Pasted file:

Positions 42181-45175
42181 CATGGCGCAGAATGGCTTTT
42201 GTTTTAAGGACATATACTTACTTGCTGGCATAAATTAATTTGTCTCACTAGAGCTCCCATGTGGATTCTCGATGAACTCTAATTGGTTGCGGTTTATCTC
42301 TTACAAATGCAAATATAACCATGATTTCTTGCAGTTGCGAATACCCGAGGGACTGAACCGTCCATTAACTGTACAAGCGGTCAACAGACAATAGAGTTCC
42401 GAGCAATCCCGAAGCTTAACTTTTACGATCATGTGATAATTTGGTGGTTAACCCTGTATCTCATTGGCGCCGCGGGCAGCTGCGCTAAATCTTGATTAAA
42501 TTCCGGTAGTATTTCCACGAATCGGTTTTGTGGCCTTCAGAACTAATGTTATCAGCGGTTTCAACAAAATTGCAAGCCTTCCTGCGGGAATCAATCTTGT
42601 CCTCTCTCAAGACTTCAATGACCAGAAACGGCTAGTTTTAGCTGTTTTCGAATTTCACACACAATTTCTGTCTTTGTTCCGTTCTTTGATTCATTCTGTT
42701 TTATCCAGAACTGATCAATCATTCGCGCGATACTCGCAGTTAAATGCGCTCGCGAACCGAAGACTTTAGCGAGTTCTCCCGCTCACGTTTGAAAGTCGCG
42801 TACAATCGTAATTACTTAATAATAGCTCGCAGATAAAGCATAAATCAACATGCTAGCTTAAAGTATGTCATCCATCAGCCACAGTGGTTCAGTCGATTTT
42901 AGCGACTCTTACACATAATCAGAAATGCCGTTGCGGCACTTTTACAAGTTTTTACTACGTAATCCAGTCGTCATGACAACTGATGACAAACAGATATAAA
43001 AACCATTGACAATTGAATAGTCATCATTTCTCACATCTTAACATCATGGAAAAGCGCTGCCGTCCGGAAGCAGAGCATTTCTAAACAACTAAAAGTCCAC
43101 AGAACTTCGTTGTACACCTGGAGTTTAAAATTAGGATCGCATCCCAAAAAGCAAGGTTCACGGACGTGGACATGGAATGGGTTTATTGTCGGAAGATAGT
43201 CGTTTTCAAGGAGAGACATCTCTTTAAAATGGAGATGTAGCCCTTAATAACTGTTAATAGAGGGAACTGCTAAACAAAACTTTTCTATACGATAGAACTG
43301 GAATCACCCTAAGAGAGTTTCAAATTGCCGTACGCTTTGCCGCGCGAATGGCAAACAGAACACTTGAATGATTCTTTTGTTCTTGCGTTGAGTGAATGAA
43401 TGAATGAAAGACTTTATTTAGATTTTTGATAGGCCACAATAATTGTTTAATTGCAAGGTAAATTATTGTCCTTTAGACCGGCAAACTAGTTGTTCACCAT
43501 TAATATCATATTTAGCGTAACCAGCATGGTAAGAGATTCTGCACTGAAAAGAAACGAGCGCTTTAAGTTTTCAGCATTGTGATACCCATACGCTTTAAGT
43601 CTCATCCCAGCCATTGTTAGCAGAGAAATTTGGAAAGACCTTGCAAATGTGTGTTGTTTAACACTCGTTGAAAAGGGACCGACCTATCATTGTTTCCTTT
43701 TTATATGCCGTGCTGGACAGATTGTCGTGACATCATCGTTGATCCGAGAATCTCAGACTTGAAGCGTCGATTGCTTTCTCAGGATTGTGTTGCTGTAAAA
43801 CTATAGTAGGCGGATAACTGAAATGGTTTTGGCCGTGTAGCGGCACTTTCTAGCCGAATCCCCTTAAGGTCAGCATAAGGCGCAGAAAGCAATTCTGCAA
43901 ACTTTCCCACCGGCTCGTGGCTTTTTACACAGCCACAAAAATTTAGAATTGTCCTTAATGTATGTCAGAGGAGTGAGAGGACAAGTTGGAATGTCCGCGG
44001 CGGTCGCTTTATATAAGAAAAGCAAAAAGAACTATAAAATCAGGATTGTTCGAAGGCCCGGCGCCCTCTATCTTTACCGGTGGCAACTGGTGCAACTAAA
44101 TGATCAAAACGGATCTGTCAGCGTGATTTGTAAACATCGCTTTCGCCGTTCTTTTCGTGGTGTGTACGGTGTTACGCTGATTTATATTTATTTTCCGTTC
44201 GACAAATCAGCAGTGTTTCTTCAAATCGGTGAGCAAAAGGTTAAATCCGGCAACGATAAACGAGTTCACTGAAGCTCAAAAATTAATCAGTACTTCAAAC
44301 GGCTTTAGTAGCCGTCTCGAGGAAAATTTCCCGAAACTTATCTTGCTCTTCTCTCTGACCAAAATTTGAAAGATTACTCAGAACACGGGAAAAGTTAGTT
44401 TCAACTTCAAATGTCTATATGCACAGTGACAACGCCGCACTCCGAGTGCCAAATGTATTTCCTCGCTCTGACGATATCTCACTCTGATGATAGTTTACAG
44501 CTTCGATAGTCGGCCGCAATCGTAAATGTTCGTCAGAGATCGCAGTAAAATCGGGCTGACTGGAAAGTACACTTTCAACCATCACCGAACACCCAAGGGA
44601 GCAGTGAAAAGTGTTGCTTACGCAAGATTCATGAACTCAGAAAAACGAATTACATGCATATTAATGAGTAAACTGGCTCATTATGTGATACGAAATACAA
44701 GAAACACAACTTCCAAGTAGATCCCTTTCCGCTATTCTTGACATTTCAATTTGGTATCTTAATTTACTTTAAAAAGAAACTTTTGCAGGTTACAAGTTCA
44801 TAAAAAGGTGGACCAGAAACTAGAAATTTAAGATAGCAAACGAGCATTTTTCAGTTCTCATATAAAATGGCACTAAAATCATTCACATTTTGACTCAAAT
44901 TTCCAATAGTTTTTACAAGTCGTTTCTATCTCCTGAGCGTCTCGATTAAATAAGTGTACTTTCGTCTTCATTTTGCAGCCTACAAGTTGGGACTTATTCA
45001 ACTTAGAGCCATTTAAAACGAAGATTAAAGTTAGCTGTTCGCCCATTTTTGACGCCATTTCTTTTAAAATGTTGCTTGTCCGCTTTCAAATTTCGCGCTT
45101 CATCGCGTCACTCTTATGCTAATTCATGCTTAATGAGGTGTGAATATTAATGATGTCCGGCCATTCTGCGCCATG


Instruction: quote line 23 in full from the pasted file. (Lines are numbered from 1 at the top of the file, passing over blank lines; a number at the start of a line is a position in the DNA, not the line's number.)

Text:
44201 GACAAATCAGCAGTGTTTCTTCAAATCGGTGAGCAAAAGGTTAAATCCGGCAACGATAAACGAGTTCACTGAAGCTCAAAAATTAATCAGTACTTCAAAC